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Anna-Maria Rentzeperi-Tsonou: Ancient Greece and Opera Print E-mail

Anna-Maria Rentzeperi-Tsonou: Ancient Greece and Opera – The myth of Orpheus and Eurydice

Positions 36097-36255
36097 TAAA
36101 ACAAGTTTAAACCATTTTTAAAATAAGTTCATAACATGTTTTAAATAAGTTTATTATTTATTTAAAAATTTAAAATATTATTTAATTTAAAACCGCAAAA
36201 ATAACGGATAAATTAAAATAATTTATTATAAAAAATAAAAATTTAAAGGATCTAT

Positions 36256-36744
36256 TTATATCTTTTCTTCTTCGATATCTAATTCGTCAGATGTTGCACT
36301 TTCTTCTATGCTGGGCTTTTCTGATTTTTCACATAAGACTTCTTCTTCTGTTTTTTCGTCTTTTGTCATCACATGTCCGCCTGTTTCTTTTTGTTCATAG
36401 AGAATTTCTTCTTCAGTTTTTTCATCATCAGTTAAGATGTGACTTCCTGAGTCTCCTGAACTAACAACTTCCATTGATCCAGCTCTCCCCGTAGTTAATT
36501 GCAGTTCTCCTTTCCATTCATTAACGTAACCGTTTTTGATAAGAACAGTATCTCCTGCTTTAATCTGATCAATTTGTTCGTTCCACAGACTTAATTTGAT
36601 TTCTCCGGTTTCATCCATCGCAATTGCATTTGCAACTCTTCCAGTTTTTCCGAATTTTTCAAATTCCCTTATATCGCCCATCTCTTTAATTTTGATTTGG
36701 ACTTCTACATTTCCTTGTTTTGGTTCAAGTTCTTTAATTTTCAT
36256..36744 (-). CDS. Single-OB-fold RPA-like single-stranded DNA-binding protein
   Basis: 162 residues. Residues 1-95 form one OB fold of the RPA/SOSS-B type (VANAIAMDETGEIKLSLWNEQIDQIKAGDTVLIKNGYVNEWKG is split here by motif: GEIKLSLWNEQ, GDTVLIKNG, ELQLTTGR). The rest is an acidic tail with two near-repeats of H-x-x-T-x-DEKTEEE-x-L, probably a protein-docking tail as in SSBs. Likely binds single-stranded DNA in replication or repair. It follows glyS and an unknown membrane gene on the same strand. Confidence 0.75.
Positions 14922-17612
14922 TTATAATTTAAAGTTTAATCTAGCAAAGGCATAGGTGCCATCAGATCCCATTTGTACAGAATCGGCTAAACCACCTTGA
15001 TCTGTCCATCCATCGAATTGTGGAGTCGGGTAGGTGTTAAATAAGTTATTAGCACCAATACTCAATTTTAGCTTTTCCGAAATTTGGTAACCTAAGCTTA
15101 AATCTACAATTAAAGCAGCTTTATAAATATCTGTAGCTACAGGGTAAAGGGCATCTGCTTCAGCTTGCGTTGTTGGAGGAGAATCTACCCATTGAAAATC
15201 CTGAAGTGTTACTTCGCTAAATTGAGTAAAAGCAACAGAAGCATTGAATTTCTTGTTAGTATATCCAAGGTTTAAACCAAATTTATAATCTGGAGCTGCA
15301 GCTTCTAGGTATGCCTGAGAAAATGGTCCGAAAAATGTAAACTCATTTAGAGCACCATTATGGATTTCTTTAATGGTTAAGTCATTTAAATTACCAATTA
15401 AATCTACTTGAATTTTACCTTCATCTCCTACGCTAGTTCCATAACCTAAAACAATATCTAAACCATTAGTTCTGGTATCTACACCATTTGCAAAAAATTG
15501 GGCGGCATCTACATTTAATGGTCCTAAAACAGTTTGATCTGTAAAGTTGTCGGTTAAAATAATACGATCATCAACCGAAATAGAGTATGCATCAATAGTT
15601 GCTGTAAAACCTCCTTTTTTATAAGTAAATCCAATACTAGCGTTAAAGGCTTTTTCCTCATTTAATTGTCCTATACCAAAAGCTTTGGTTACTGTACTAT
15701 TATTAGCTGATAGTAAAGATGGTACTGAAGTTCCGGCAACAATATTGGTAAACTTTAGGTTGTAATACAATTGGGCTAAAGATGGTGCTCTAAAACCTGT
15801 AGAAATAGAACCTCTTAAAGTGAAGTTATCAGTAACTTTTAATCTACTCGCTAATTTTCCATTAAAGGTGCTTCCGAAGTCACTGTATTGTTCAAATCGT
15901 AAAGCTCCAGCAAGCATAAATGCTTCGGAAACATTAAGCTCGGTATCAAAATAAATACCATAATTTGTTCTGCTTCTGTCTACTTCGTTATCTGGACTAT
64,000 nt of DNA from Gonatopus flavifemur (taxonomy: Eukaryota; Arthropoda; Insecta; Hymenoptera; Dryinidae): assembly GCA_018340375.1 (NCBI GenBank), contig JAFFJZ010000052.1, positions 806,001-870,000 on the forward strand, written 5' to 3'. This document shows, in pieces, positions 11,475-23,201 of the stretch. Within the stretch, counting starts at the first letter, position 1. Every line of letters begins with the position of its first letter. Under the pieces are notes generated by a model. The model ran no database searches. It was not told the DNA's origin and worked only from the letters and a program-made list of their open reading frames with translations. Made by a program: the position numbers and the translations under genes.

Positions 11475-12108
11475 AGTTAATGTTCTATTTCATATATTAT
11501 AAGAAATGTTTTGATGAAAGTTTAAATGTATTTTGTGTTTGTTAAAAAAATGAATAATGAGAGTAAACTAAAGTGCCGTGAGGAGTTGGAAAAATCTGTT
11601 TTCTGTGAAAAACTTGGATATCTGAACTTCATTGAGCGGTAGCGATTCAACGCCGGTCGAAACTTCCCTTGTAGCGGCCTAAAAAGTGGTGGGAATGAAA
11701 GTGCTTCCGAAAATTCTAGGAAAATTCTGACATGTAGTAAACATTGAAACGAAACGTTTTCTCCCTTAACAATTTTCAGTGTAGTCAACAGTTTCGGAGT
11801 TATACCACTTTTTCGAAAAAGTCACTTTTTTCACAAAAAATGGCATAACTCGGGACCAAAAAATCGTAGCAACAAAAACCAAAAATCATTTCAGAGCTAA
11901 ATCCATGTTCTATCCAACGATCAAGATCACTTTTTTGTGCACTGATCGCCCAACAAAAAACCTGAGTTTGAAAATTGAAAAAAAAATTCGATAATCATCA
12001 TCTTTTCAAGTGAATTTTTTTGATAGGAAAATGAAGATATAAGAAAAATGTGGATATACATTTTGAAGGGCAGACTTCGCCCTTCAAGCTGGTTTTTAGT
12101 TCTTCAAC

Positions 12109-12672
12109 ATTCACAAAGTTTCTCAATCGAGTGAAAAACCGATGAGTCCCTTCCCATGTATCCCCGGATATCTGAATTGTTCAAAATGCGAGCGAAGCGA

Orpheus is one of the most significant poets and musicians of Ancient Greek Mythology. His lyre playing had supernatural forces. The myth of Orpheus and nymph Eurydice is probably a late addition to the Orphic myths and is presented in several versions by various ancient philosophers and authors as Plato, Virgil and Ovid. The theme of the myth inspired many composers of the European Opera from the beginning of the 17th to 21st century. In this study is examined the arrangement of the libretti in three operas and one operetta: Claudio Monteverdi’s La favola d’ Orfeo (1607), Christoph Willibald Gluck’s Orfeo ed Euridice (Italian version 1762, French version 1774), Joseph Haydn’s Orfeo ed Euridice (1791) and Jacques Offenbach’s, Orphée aux enfers (operetta, 1858). Similarities and differences among their libretti are pointed out and several versions of the myth, which are their basis, are presented. According to this study the following differentiations of the libretti were found out and analyzed:  the beginning of the operas in comparison with the myth, Eurydice’s ancestry, the place and the time that the snake bit her and the ending of the operas. The libretto of Offenbach’s operetta is of course strongly differentiated from the operas’ libretti as it is a parody of the myth.

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